What may be the most highly watched case of the term — Masterpiece Cakeshop, involving nondiscrimination laws and same-sex couples — will be argued on December 5. Before then, we also have important cases involving Dodd-Frank whistleblowers and privacy rights in phone records.
[Update: PBS Newshour, Analysis: 3 cases that make December a blockbuster month for the Supreme Court]
There are important patent cases on Monday, November 27. They will not be of interest or easy to follow for the casual observer, but if you’re interested in PTO procedures or patent law, see the case pages here and here.
Tuesday, Nov 28
The first case today is a technical issue of civil procedure for class actions under the Securities Act.
However, the second case, Digital Realty Trust, Inc. v. Somers, could significantly expand or contract the rights of whistleblowers under the Dodd-Frank Wall Street Reform and Consumer Protection Act.
Wednesday, Nov 29
Carpenter v. United States raises important issues about privacy rights in the vast amount of data that is stored by companies we rely upon for modern technology. A 1986 federal law, the Stored Communications Act, allows phone companies to turn over records to law enforcement without a warrant. Now, of course, phones transmit much more information than anyone could have anticipated three decades ago. The Court has accepted cert. on the question “Whether the warrantless seizure and search of historical cellphone records revealing the location and movements of a cellphone user over the course of 127 days is permitted by the Fourth Amendment.” A useful overview is here, and be sure to follow the link there to the EFF brief.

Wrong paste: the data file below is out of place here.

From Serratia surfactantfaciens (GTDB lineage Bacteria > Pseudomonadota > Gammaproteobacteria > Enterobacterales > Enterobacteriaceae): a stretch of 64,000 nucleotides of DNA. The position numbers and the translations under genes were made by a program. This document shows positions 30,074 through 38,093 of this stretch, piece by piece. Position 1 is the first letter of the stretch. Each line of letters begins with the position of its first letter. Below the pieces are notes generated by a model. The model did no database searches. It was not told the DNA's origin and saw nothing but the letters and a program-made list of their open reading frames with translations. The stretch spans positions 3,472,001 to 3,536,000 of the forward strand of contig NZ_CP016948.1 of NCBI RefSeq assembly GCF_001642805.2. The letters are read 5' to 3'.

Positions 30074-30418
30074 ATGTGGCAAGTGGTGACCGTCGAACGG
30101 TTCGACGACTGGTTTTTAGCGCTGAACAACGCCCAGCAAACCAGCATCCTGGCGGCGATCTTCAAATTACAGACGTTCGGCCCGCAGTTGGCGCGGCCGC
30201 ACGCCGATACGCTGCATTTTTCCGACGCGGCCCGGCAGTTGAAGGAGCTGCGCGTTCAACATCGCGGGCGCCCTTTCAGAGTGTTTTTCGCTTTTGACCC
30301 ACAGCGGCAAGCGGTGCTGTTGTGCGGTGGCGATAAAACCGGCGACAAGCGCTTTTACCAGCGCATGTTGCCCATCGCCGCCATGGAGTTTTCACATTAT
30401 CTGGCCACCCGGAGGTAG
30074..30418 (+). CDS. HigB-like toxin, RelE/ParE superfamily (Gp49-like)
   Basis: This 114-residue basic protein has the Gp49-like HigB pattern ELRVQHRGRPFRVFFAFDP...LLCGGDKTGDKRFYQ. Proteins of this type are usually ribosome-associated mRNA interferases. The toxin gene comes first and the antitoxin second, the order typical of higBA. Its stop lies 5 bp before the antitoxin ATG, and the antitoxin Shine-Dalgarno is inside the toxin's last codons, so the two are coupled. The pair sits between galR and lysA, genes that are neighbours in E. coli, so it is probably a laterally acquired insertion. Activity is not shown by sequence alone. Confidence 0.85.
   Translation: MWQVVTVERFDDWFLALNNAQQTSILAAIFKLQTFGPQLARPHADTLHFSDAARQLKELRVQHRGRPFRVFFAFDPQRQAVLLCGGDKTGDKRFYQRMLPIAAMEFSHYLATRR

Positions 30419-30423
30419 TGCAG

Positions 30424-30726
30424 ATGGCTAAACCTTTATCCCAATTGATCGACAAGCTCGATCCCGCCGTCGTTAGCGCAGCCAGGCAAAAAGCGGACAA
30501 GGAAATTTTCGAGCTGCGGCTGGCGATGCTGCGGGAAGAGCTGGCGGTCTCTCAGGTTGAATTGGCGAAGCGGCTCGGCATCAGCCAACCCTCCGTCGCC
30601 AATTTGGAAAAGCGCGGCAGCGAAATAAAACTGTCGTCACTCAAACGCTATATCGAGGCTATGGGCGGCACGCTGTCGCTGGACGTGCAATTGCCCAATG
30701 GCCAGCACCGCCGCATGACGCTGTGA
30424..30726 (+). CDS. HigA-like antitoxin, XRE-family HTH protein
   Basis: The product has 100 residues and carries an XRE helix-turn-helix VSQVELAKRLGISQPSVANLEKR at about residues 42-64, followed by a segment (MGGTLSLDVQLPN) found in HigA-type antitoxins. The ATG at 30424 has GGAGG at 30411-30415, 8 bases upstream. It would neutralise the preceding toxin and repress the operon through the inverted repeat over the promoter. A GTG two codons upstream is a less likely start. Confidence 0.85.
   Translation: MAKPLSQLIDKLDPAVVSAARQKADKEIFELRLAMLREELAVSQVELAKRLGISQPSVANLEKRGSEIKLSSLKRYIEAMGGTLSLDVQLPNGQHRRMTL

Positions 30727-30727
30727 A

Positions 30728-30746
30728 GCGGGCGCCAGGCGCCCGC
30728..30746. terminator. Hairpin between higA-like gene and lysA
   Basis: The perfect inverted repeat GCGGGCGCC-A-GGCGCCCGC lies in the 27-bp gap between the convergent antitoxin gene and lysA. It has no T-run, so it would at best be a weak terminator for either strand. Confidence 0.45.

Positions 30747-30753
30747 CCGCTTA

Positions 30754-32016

This is the only case scheduled for today. No change to the usual one-hour argument has been ordered, but it may run a little long.
Tuesday, December 5 — Masterpiece Cakeshop
This may be the most anticipated case of the term, involving nondiscrimination laws and the rights of same-sex couples and private businesses. Briefly, the Colorado Civil Rights Commission determined that a bakery violated state law when it refused to prepare a cake for a same-sex wedding. The baker claims that his First Amendment rights should bar the state from enforcing its nondiscrimination laws. A great deal has been written about this case in non-legal forums, but before attending arguments, it would be wise to review the Scotusblog overview, Mary Bonauto’s article, and the couple’s petition for cert.
This case is sure to draw a huge crowd, probably with lines forming the night (or afternoon) before. On the other hand, I would expect demonstrations and press conferences outside the courthouse before, during, and after arguments. So plan to get there exceedingly early if you want to attend the arguments, but you also could just take in the events outside.
This is the only case scheduled for argument today. The Court has not extended argument time, but it also has not (as of Nov 20) acted on the Solicitor General’s motion to split time with the bakery. Regardless of how the Court divvies up the time, I would expect arguments to run at least a little past the usual hour.